Glassdoor is a very new service founded by Robert Hohman and Rich Barton. They had worked at a number of large corporations including Microsoft and had previously founded successful companies themselves such as Expedia. Their idea behind Glassdoor was as
“…a career and workplace community where anyone can find and anonymously share real-time reviews, ratings and salary details about specific jobs for specific employers — all for free. What sets us apart is that all our information comes from the people who know these companies best — employees”
I’ve always been a little skeptical about these kinds of projects and services as all too often the main contributors tend to be those who are generally dissatisfied, often posting multiple times to bring down people or companies.
Glassdoor so far seems to have some good balanced contributing, and you’ll find some interesting insights into companies and people through it. However it’s easy to make conclusions based on feedback here, so I would recommend keeping in mind that only a very small percentage of company employees have actually responded.
To access the entire database you must contribute a anonymous review yourself, but if you would just like to try it out then a couple of the biggest companies such as Microsoft, Google and Yahoo are all accessible with signing up.
Perhaps the most interesting thing about Glassdoor is that without the bias provided by media reporting we can get a real look at how employees themselves see CEO’s and their company.
For example we often see Google portrayed as this fantastic workplace of free food, massages and a fun culture and a place engineers are encouraged to develop their own ideas. Yet looking at the employee feedback for Google and Microsoft approval ratings for CEOs’ Balmer and Schmidt really aren’t too different.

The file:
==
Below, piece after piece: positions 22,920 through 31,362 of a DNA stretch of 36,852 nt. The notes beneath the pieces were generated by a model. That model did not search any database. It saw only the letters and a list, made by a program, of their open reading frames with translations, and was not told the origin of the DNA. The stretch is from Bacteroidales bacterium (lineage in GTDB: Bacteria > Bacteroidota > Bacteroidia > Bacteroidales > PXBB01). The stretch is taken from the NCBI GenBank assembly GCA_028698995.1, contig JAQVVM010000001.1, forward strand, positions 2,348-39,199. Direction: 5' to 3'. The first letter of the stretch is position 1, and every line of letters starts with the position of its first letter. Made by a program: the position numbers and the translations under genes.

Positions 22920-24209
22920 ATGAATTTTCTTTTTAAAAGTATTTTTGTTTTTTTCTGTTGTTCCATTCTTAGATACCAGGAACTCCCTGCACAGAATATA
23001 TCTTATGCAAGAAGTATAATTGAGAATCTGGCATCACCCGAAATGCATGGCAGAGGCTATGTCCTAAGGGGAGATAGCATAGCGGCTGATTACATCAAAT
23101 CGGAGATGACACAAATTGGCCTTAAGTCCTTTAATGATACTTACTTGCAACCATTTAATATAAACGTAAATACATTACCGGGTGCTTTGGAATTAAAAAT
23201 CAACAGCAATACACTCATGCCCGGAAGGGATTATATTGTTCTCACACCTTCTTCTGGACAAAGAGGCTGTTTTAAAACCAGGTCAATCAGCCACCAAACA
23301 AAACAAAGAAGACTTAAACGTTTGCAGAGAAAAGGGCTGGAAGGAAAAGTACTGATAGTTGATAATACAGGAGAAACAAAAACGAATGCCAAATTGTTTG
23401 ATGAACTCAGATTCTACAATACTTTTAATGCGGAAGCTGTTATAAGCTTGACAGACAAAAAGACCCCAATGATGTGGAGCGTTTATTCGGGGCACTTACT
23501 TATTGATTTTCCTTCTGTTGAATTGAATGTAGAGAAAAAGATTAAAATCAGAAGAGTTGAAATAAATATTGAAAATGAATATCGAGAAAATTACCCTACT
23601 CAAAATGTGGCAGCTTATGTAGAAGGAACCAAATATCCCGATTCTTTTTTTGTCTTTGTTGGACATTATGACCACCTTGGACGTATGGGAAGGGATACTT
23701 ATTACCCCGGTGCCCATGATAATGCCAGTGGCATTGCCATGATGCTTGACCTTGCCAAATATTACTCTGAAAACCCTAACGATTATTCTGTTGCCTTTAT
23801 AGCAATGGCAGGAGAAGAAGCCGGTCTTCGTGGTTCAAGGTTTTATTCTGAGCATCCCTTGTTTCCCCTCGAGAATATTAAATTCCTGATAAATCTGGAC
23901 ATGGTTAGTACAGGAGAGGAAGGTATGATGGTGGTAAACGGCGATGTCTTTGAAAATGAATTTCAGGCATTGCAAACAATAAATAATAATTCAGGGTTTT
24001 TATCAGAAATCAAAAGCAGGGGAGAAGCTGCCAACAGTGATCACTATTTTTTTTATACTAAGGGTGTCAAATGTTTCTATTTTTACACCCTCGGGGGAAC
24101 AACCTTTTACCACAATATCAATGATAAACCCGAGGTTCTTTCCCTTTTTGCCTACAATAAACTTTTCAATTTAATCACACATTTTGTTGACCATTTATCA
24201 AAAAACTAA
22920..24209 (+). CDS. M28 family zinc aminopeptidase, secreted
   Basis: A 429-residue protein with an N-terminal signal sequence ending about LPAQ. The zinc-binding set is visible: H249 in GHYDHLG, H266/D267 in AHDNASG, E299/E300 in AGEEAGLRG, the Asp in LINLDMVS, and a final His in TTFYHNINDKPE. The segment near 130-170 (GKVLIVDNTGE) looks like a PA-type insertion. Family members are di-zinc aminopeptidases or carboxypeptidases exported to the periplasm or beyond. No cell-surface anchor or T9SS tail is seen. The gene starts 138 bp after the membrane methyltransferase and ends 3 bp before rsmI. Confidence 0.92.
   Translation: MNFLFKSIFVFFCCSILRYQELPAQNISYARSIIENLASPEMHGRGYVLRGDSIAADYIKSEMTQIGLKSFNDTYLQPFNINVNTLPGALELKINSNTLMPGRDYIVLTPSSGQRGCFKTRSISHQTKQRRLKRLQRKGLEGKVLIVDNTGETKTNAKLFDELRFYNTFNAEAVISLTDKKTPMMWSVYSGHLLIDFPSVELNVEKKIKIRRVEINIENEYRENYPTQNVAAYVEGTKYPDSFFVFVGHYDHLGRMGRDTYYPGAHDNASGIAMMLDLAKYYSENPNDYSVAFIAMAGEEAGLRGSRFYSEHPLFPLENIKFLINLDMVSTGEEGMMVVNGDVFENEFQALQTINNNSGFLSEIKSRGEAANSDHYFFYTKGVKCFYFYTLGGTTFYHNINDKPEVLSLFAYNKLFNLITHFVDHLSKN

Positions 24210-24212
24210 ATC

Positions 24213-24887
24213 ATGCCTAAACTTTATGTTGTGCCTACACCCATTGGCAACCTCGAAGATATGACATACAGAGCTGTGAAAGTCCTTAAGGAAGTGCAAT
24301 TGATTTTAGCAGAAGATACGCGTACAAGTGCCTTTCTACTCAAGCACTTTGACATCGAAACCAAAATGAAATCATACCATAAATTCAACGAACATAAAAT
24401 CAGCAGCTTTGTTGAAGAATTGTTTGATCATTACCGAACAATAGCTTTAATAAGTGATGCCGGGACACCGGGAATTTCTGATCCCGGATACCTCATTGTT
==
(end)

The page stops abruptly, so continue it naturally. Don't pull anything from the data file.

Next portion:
Balmer is getting a 3.9 approval rating (Satisfied!) and Eric Schmidt is on 4.1 (Very Satisfied!). Yes it’s a difference, but not on the scale you would expect of the in-need-of-anger-management Balmer image we get given from the media.
Looking through the Google and Microsoft reviews I picked up the general consensus that Google’s biggest issues are with its culture; fitting in, being part of the googley group and dissatisfaction at management.
At Microsoft the employee dissatisfaction is largely to do with its seeming inability to effectively use the talent present in the company, the feeling that the company may deliver good products but it’s not what the consumer wants and lack of communication between management and departments.Advertisement
Ghacks is a technology news blog that was founded in 2005 by Martin Brinkmann. It has since then become one of the most popular tech news sites on the Internet with five authors and regular contributions from freelance writers.